Yates says Obama, Biden didn’t influence Flynn investigation
Trump has provided no evidence to support the claim, and Yates said under oath that Obama’s only interest in Flynn was to ensure that it was safe to share sensitive national security information with the incoming administration while the FBI was probing concerns that Flynn was attempting to undermine sanctions leveled by Obama in response to Russia’s interference in the 2016 election.
“General Flynn had essentially neutered the U.S. government’s message of deterrence,” Yates said.
Flynn pleaded guilty in 2017 to lying to the FBI about those efforts, which he made during a series of phone calls, weeks before Trump’s inauguration, with Russia’s then-U.S. ambassador Sergey Kislyak. Transcripts of those calls show that Flynn urged Russia not to escalate in response to the Obama administration sanctions, and that Kislyak later told him Vladimir Putin refrained from retaliation because of his request.
Yates also rejected assertions that a discussion of a potential violation by Flynn of the Logan Act — a largely obsolete 18th-Century law intended to prevent private citizens from interfering in foreign policy — was a central focus of the FBI’s reason for pursuing its Flynn investigation. Rather, she said, Flynn’s conversations with Kislyak and subsequent lies about those calls both publicly and to FBI agents investigating Russia’s efforts, were an obvious counterintelligence risk.
The Logan Act, she said “wasn’t our primary concern,” she said. “It was a counterintelligence concern.”
Yates’ appearance before the Judiciary Committee, part of Chairman Lindsey Graham’s investigation into the origins of the FBI’s investigation of the Trump campaign’s links to Russia in 2016, is part of an effort by Trump allies to undercut the basis for the probe, which they say was a politically motivated effort to amplify charges of collusion between Trump and Russia.
But the hearing also offered Yates a chance to repeatedly knock down allegations of misconduct and incorrect assertions about the Obama administration’s actions in the closing days of the administration. Yates corrected Graham for incorrectly asserting that the FBI had closed its case on Flynn before it interviewed him on Jan. 24, 2017. She also called it highly irregular that the Justice Department recently dropped the case against Flynn, who reversed course and sought to withdraw his guilty plea earlier this year.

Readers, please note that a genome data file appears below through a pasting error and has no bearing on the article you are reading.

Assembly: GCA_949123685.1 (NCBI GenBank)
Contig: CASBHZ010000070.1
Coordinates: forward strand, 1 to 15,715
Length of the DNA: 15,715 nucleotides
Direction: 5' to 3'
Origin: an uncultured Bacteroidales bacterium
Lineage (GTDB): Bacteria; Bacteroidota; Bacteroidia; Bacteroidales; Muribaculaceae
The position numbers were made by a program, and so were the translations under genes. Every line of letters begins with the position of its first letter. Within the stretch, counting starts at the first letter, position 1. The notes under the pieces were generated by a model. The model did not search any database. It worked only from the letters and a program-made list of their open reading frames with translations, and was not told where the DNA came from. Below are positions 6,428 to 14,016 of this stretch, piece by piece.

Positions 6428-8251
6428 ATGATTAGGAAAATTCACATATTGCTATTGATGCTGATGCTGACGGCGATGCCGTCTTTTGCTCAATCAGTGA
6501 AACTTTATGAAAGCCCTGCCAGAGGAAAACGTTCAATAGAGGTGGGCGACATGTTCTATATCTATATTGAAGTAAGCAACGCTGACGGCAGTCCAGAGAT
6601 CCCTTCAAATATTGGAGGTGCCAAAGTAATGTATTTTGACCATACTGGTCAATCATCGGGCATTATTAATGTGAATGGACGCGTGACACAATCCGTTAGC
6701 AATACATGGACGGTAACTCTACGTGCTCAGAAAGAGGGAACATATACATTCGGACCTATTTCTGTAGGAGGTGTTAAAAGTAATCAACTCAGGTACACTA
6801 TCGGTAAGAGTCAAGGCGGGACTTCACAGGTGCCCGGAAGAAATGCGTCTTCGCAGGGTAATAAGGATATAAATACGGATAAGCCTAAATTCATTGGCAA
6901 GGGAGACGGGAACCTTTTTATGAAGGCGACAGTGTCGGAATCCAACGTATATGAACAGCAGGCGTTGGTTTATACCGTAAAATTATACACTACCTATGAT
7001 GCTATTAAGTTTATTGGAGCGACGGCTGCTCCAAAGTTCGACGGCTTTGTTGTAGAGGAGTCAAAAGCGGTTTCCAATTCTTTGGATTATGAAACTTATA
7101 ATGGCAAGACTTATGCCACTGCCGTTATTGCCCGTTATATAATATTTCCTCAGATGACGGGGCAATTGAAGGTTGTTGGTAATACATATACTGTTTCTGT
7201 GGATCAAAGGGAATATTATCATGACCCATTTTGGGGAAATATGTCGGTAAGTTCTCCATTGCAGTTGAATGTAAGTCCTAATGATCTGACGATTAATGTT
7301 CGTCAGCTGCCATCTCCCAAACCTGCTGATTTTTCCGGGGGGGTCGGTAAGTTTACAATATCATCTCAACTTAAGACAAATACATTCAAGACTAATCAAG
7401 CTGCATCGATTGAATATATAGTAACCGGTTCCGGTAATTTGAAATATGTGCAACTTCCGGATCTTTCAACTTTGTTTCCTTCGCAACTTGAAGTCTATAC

And Yates also emphasized that there was no effort to monitor Flynn’s communications. Though she said DOJ didn’t permit her to share exactly how the FBI obtained a recording of Flynn’s calls with Kislyak, monitoring of foreign operatives like Kislyak on U.S. soil is a routine practice.
“There was no surveillance of General Flynn,” Yates said.
Graham (R-S.C.) said at the outset that he considered the FBI’s rationale for interviewing Flynn to be a “sham.”
“We need to make sure going forward in the next transition, no matter who wins, that you can talk with foreign leaders without being afraid of going to jail,” Graham said.
Graham offered repeated praise for Yates, who he said resisted some of the most controversial decisions made by the FBI during the outgoing days of the Obama administration. But his plaudits were quickly undercut by Trump himself, who contradicted Graham with a tweet in the early moments of the hearing.
“Sally Yates has zero credibility. She was a part of the greatest political crime of the Century, and ObamaBiden knew EVERYTHING!” Trump said, reviving an attack on his predecessor that he’s provided no evidence to support.
Trump also urged Republicans to press Yates on whether she was the source of a classified leak of a conversation between Flynn and Kislyak, which helped drive a public furor in the days leading up to Trump’s inauguration.
“Ask her under oath,” Trump said. “Republicans should start playing the Democrats game!”